This three-foot rock cavity is a turkey vulture nest site.

Out There: Turkey vultures part of Creston Valley cleanup crew

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Flying without wing flapping is a category of being airborne. Turkey vultures do just that and so do hawks and eagles. However, I’ve observed that vultures seem to do a lot more gliding than either of those. In the open sky they rise higher and higher, slowly circling until they are hardly visible. At that point it is difficult to recognize them as turkey vultures and not eagles, with whom they may be sharing the same warm updraft, except if you can recognize a couple of differences.

Eagles and hawks, for the most part, glide with steady wing positions. Now if a gliding hawk- or eagle-like bird acts a bit tipsy, tilting quickly but only slightly from side to side, you could be watching a turkey vulture — watch those wingtips. However, if the wings form a very shallow V, a more angled position than eagle or hawk wings in glide position, which is basically flat, you can be more sure that what you are watching is a vulture. Perhaps these details are difficult to pick out when the birds is a way up there. But these features can be detected when they are gliding anywhere. They also “climb” mountain slopes with out a wing beat, making hikers feel pretty inefficient.

A great place to watch turkey vultures is from the rocky overlook at the end of the Creston Mountain Trail (which is only partway up Creston Mountain). Or you can go to the lookout along the highway to Wynndel and watch for them gliding along the hillside.

I was enjoying my lunch, and a pleasant breeze, at the end of trail overlook on Creston Mountain. Abruptly, I realized I had company. A couple of hundred feet below me was a turkey vulture slowly circling over the ground and trees. Without a wingbeat, circling and going back and forth, it climbed the slope. Shortly, it made a drift back and forth just below me, coming up to equal level and sailing by me without a sound. Then there was another, and a third, each catching me by surprise, being silent and motionless passersby.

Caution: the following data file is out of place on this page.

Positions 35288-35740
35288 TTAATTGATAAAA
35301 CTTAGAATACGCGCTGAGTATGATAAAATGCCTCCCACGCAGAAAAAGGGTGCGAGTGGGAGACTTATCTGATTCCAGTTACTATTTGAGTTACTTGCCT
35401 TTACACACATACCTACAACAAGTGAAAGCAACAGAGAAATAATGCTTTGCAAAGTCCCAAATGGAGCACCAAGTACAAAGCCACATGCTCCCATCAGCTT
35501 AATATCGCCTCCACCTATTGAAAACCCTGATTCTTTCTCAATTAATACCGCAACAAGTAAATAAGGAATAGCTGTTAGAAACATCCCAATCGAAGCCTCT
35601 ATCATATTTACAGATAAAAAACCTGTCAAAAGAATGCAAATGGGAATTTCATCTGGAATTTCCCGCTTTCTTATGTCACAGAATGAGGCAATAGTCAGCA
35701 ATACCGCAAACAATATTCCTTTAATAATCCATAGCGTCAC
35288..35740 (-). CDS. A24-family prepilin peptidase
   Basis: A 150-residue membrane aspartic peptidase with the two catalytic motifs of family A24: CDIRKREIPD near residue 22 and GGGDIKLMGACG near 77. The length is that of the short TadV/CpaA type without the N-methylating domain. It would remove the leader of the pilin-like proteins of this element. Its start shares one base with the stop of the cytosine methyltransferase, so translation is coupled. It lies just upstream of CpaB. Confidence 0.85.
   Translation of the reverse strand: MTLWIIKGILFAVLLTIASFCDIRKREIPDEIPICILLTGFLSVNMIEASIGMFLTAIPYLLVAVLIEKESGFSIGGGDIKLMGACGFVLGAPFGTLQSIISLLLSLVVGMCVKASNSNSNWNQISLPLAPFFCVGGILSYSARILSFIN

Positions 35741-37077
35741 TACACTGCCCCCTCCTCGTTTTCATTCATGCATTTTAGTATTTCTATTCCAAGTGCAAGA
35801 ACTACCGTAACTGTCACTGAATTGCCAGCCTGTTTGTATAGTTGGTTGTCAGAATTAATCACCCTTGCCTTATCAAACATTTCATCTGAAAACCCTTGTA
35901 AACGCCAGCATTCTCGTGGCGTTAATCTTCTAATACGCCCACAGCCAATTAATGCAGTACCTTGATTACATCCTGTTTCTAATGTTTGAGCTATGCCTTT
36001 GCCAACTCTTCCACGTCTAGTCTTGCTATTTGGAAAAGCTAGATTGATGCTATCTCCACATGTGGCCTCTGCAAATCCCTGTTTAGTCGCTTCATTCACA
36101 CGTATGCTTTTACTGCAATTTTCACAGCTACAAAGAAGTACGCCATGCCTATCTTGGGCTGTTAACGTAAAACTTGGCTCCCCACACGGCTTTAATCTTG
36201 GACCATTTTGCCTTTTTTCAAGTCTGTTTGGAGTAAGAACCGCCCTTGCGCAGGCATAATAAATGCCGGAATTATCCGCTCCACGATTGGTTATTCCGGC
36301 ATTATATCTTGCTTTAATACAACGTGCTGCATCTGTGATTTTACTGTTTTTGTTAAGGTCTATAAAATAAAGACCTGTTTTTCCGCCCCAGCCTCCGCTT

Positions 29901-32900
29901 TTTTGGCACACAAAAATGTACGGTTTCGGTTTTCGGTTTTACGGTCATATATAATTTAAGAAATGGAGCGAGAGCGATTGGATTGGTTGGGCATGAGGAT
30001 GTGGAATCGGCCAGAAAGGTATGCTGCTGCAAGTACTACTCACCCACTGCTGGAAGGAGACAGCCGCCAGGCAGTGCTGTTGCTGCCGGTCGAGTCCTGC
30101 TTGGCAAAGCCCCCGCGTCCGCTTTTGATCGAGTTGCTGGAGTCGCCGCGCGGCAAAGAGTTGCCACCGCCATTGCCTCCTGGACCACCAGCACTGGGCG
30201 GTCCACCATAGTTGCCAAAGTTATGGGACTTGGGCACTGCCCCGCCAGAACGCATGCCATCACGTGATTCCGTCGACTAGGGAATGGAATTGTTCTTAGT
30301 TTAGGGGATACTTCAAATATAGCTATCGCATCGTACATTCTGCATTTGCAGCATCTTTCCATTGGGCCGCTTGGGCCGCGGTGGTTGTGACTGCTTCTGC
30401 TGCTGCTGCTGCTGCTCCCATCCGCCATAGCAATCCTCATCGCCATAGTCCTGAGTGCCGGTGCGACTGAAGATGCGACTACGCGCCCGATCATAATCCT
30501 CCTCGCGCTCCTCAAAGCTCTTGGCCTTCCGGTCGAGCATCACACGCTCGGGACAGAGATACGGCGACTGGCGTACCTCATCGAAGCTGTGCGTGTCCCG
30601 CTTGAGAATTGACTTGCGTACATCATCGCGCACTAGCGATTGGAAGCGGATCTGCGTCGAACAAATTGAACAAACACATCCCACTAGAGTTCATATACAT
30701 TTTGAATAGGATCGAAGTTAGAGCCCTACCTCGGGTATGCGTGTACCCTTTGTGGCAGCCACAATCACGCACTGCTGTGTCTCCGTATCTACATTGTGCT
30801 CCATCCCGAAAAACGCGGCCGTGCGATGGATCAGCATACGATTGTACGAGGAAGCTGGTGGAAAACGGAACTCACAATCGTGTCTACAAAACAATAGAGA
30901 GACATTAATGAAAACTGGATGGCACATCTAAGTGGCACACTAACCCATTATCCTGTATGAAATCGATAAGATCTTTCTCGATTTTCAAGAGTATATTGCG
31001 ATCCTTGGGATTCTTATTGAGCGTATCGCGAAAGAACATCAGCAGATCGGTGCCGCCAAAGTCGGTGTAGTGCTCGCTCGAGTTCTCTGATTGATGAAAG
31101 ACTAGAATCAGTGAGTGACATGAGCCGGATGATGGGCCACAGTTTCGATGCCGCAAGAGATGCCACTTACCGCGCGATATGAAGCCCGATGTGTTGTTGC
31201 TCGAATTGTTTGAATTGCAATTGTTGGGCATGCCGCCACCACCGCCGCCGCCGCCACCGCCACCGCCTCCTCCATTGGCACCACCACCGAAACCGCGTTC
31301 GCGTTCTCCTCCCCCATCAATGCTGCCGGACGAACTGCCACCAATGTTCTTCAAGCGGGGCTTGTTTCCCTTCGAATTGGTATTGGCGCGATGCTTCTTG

I guess they are called turkey vultures because they have a face resembling a turkey. The head is featherless and down-less. They don’t even have eyelashes. The bald head reduces the risk of having an untidy headdress, especially after a meal. Perhaps all this fits the other matter that turkey vultures are best at — cleaning up freshly dead animals, carrion, which they can pick up the slightest whiff of, from 30-50 miles away. On a thermal, when one smells something edible, others join in on the warm air column. I read that a circling group of turkey vultures, in a thermal, is called a “kettle”. My best record, for smelling their choice “dish” — not mine, of course — is from a couple of hundred feet. (I don’t like dead cow.)

Turkey vultures don’t appear to be great on their feet. I, for sure, can’t imagine them running around like a sandpiper. They hop about rather clumsily and when disturbed take off with a great flapping of wings, landing in secluded trees out of sight from my prying eyes. When they exit, if through some trees, there is often snapping as their wings break small dead branches. But after I have left, they return in silence and eat in silence. I think, with the ravens, with which they may share the same dinner spot, they don’t get a chance to “talk”.

Since they are not great at walking, they nest and roost in spots where, with one or two hops, they can be airborne. These locations are often rock cliff ledges, or flat spots on steep inclines that are enclosed by dense brush. The nest may be under a rock or shrubby overhang or in the entrance of small cave located back from the edge.

Turkey vultures come in two combinations of “colors”. The adults have beautiful charcoal-coloured wings and bodies and bright red heads. The young have grayish-white heads and charcoal wings and feathers, quite contrasting colours from the adults. Belonging to the cleanup crew, along with jays, crows, ravens and eagles (which will eat live creatures), they perform a very valuable role in the society of birds, animals and plants. And, if you don’t already know, the cleanup crew has arrived!

Ed McMackin is a biologist by profession but a naturalist and hiker by nature. He can be reached at 250-866-5747.

 

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